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To refuse to spend almost £90 on a backpack?

(17 Posts)
NonnaW Fri 02-Dec-16 15:49:03

My 14 year old GD has requested a specific backpack for Christmas with link to same, which turns out to be in America. GB price in itself is over £50, but by the time taxes and shipping are added on it amounts to just under £90. You can get something similar over here but she doesn't like the colour of that one.

What would you do? (Bearing in mind I'm unlikely to even get a thank you)

chelseababy Fri 02-Dec-16 15:53:19

Offer her a contribution. If she likes it that much she can pay the balance maybe from other Christmas present money. Or ask her for an alternative suggestion up to your price limit. She is old enough to understand.

Luckygirl Fri 02-Dec-16 15:55:22

£90 - jeepers H creepers!

How much do you usually spend?

NonnaW Fri 02-Dec-16 16:04:40

Not that much, that's for sure luckygirl! She did reluctantly find one from JL but then moaned to her dad that she really wanted the first one. I have told DS that I will send her money, and as you say chelseagirl if she really wants it she can save for it.

tanith Fri 02-Dec-16 16:08:09

Sounds like a good plan NonnaW maybe she'll appreciate it more.

NonnaW Fri 02-Dec-16 16:10:31

Somehow I doubt it tanith she'll probably just think I'm being mean

thatbags Fri 02-Dec-16 16:33:23

Talk to her. Tell her you don't want to spend that much and explain about the taxes, customs, postage, etc. She probably doesn't realise there's all that involved.

It also depends what it's for. If it's for school then, yes, it's too expensive and silly to order from the US. If it's for mountaineering, bought in the UK for fifty quid doesn't sound so bad. There are good and bad kinds of rucksacks. Best go to a proper outdoor activities shop and get advice.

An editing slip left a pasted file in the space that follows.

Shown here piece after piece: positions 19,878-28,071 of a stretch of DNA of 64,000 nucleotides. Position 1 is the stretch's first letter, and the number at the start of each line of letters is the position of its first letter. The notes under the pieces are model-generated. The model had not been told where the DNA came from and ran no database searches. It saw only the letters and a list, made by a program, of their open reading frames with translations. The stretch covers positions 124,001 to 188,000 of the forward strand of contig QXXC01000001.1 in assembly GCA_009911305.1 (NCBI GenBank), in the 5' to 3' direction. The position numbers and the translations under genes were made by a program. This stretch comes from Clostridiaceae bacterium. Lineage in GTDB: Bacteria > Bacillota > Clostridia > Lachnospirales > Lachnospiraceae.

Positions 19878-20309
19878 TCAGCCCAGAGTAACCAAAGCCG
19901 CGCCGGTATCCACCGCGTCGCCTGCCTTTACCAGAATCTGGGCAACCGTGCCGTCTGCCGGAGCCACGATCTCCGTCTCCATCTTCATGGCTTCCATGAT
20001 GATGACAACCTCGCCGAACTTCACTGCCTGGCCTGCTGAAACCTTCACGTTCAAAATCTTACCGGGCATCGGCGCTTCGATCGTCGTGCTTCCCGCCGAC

Good luck.

Lillie Fri 02-Dec-16 16:38:43

14 year olds are very conscious of labels. There's no point buying her a cheaper model if she isn't going to use it. I agree, give her a contribution and she can go about ordering it herself.

Christinefrance Fri 02-Dec-16 17:49:51

Yes that's what my daughter did if her teenagers wanted designer stuff. Gave them the money for a basic item and they made up the rest. They soon discovered which items were must haves and which were not.

Elegran Fri 02-Dec-16 18:23:11

I have just received a text on my mobile saying "Can I have money on my account"
I texted back, "Depends who you are. You don't give a name and I don't recognise your number"
Reply "Wrong person"

Was I a grumpy old woman to then text that I hoped the right person would get a please?

thatbags Fri 02-Dec-16 18:37:11

grin No, you were a mother who brought up her kids properly.

Ana Fri 02-Dec-16 18:41:32

No, Elegran - perhaps you might want to block that number though, just in case of repercussions? confused

Nelliemoser Fri 02-Dec-16 20:12:10

I agree with thatbags What exactly is she intending to do with this backpack? Is it for serious trekking or a fashion statement?

vampirequeen Fri 02-Dec-16 20:18:48

If she wants it then she can save for it. Children and teenagers have to learn that money doesn't grow on trees and that sometimes the answer to a request has to be 'No'.

rosesarered Fri 02-Dec-16 21:19:21

A big fat NO.If you usually pay out £50 for her present, then send a cheque.She can then decide if all the postage and packing charges are worth it ( her money.)

Deedaa Fri 02-Dec-16 21:19:25

I think a 14 year old is quite old enough to have the financial facts of life explained to her and to be told that Granny doesn't have limitless funds and requests for presents have to be realistic (and polite and gratefully received!)

FarNorth Fri 02-Dec-16 22:13:39

I hope her parents support your view.